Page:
12. An apparatus for cleaning a liquid filled enclosure with sonic energy comprising:

an electro-acoustic transducer unit immersible in a liquid confined in an enclosure, said transducer unit being provided with a horn having a hollow front portion which is adapted to vibrate in the radial mode;

a source of ultrasonic frequency electric energy;

coupling means between said source and said transducer unit for energizing said transducer unit with electric energy whereby to produce vibrations in said radial mode, said vibrations being of sufiicient intensity to cause cavitation in the liquid, and

means for causing said transducer unit when immersed in the liquid to be movable relative to the enclosure.

13. An apparatus for cleaning a liquid filled enclosure as set forth in claim 12 wherein the front portion of said horn terminates in an annular rim of decreasing cross sectional area.

References Cited UNITED STATES PATENTS 3/1948 Bodine. 2/1962 Welkowitz 134--1 X US. Cl. X.R. 134-17, 167; 3l08

Patent Citations
Cited PatentFiling datePublication dateApplicantTitle
US2437456 *May 14, 1941Mar 9, 1948Calpat CorpMethod of and apparatus for treating wells
US3019660 *Apr 26, 1956Feb 6, 1962Gulton Ind IncUltrasonic transducer
Referenced by
Citing PatentFiling datePublication dateApplicantTitle
US3527611 *Dec 16, 1968Sep 8, 1970Shell Oil CoStanding wave pipeline cleaning method
US4183011 *Dec 22, 1977Jan 8, 1980Fred M. Dellorfano, Jr.Ultrasonic cleaning systems
US4537511 *Mar 28, 1984Aug 27, 1985Telsonic Ag Fur Elektronische Entwicklung Und FabrikationApparatus for generating and radiating ultrasonic energy
US4757227 *Mar 24, 1986Jul 12, 1988Intersonics IncorporatedTransducer for producing sound of very high intensity
US4830882 *Nov 10, 1987May 16, 1989Honda Giken Kogyo Kabushiki KaishaCleaning tank ejects cleaning fluid through nozzles, under pressure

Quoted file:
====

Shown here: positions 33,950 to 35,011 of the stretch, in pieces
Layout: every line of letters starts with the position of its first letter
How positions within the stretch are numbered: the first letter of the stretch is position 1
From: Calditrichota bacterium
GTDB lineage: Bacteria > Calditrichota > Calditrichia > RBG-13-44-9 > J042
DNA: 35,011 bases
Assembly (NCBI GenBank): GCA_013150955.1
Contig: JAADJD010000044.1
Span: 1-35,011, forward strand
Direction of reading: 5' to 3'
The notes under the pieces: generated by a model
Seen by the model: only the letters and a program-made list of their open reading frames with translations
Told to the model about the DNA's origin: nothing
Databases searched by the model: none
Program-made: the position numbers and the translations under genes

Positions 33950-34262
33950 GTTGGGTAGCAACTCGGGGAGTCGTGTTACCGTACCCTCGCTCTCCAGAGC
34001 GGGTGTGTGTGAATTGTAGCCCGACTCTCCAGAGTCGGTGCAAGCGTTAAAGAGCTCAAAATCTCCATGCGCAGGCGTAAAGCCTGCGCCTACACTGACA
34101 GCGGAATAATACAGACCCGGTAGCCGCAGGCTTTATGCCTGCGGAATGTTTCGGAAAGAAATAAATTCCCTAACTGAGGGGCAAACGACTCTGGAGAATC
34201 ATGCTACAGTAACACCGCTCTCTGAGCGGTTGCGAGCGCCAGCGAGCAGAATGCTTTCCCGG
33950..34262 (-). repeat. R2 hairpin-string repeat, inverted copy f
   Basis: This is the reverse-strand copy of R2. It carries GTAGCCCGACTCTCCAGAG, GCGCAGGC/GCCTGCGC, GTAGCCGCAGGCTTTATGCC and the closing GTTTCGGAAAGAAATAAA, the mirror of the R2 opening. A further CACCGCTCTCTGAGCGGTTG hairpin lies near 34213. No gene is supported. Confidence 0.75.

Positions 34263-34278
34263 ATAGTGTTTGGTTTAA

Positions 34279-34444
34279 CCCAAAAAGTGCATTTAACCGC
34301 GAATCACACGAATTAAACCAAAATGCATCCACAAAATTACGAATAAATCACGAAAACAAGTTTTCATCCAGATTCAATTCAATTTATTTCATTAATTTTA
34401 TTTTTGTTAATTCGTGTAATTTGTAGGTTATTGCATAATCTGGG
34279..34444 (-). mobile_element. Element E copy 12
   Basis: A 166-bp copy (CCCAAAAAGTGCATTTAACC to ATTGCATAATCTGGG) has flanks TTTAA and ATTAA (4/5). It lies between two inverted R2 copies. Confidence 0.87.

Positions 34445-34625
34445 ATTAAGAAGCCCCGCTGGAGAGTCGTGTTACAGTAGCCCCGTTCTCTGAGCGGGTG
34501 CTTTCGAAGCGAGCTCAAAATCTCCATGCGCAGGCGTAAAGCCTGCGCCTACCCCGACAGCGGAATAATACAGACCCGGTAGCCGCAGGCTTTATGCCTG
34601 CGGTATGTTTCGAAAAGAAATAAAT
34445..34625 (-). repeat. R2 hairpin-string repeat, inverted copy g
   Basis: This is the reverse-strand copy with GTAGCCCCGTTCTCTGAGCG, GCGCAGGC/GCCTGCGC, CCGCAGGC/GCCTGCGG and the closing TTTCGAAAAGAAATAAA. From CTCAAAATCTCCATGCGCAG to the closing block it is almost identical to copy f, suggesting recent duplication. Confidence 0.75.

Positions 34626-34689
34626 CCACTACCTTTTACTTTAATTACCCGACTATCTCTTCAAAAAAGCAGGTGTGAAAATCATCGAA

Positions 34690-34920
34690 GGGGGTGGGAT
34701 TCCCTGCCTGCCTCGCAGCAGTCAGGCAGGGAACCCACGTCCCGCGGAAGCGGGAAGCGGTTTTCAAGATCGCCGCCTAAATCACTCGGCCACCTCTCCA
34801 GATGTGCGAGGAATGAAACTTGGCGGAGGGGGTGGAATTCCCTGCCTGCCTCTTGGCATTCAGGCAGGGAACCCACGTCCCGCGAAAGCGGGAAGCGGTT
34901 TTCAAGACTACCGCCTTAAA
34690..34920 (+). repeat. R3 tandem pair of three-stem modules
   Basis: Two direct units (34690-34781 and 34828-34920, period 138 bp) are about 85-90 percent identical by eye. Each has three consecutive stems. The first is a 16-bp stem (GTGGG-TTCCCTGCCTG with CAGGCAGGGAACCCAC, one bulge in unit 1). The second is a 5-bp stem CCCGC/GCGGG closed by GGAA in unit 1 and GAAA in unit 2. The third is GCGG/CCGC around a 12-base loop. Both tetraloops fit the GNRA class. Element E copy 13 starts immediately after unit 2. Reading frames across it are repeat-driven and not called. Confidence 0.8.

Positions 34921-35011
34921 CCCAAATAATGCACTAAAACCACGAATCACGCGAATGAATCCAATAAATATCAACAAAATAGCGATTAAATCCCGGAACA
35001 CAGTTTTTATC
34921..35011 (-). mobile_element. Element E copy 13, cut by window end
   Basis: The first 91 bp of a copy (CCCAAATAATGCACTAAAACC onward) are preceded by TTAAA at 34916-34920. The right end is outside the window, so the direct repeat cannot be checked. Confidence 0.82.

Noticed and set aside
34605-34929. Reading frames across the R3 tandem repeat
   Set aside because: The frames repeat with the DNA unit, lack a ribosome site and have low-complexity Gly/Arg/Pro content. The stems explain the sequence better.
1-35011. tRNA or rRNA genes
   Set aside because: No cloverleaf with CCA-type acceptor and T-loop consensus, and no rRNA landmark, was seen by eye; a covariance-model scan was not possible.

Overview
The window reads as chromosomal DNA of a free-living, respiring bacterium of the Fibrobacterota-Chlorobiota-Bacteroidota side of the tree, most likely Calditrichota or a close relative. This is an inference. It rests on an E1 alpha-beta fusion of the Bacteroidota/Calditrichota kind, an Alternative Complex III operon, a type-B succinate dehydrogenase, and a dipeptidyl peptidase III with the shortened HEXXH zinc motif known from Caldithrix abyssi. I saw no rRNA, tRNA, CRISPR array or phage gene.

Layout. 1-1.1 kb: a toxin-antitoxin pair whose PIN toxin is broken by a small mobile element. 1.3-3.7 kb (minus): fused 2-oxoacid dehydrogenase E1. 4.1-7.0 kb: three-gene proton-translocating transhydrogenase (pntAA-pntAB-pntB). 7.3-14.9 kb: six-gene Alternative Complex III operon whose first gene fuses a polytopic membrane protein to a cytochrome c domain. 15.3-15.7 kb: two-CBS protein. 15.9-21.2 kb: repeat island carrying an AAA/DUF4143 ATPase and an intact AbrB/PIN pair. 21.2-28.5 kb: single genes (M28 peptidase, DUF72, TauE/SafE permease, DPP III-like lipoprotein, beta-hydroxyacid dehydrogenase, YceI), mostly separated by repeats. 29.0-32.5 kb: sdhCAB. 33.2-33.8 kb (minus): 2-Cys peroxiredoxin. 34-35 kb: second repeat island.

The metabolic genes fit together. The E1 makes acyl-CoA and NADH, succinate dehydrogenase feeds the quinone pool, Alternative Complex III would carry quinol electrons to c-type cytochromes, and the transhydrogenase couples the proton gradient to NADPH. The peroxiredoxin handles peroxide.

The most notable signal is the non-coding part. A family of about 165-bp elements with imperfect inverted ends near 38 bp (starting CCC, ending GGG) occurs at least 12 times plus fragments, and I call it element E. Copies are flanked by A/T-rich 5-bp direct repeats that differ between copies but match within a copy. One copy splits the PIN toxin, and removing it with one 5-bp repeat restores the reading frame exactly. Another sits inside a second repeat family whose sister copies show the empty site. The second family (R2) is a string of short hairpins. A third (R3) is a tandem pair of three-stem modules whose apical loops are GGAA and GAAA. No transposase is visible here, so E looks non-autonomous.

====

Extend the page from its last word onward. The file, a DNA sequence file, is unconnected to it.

US4893361 *Dec 22, 1987Jan 16, 1990Burns Paul HDrain trap ultrasonic vibration cleaning apparatus
US4912357 *Sep 19, 1988Mar 27, 1990Siemens AktiengesellschaftUltrasonic MHz oscillator, in particular for liquid atomization
US4975614 *Aug 23, 1989Dec 4, 1990Honda Electric Co., Ltd.Ultrasonic driving device
US5148853 *Jan 28, 1991Sep 22, 1992Aluminum Company Of AmericaMethod and apparatus for controlling the heat transfer of liquid coolant in continuous casting
US6681783 *Oct 11, 2001Jan 27, 2004Kaoru KawazoeMethod and apparatus for cleaning the interior of a channel of a medical instrument
US7647935 *Apr 30, 2007Jan 19, 2010George Mason Intellectual Properties, Inc.Includes a radionuclide containment composition dispenser and a sorption based media container; containment composition is a mixture of a clay mineral and water
US7799143 *Nov 30, 2009Sep 21, 2010George Mason Intellectual Properties, Inc.Exchanging the radionuclides with ions in an aqueous clay suspension radionuclide containment composition; sequestering the radionuclides from the aqueous slurry formed using a sorption based media; and using an illuminator, a camera and a sensor to aid in pushing the slurry towards the sorption media
US7814919 *Oct 9, 2008Oct 19, 2010Kabushiki Kaisha ToshibaUltrasonic cleaning apparatus
DE2546818A1 *Oct 18, 1975Apr 21, 1977Schoeller & Co ElektrotechUltraschall-reinigungsvorrichtung
DE3534898A1 *Sep 30, 1985Apr 9, 1987Duerr Dental Gmbh Co KgUltrasonic cleaning device
DE4107854A1 *Mar 12, 1991Sep 17, 1992Karl Dipl Ing Dr ProdingerSurface cleaning appts.
DE4129927A1 *Sep 10, 1991Mar 18, 1993Peter MaschekVerfahren und vorrichtung zur beseitigung von ablagerungen, vorzugsweise metalloxid- (z.b. rost) oder kalkablagerungen in einem rohrleitungssystem sowie verwendung von ultraschall zur reinigung eines installierten rohrleitungssystems
DE4404473A1 *Feb 14, 1994Sep 7, 1995Gevi GmbhRestoring utility pipes
DE4404473C2 *Feb 14, 1994Jan 15, 1998Gevi GmbhVerfahren zur Sanierung von Rohrleitungen
DE4439142A1 *Nov 3, 1994May 9, 1996Messer Griesheim GmbhMethod of internal cleaning of gas bottles
DE4439142C2 *Nov 3, 1994Feb 21, 2002Messer Griesheim GmbhVerfahren zur Innenreinigung von Gasflaschen
EP0183583A1 *Oct 21, 1985Jun 4, 1986S C P BiscornetUltrasonic device
Classifications
U.S. Classification134/1, 134/17, 310/325, 134/167.00C
International ClassificationB08B3/12
Cooperative ClassificationB08B3/12
European ClassificationB08B3/12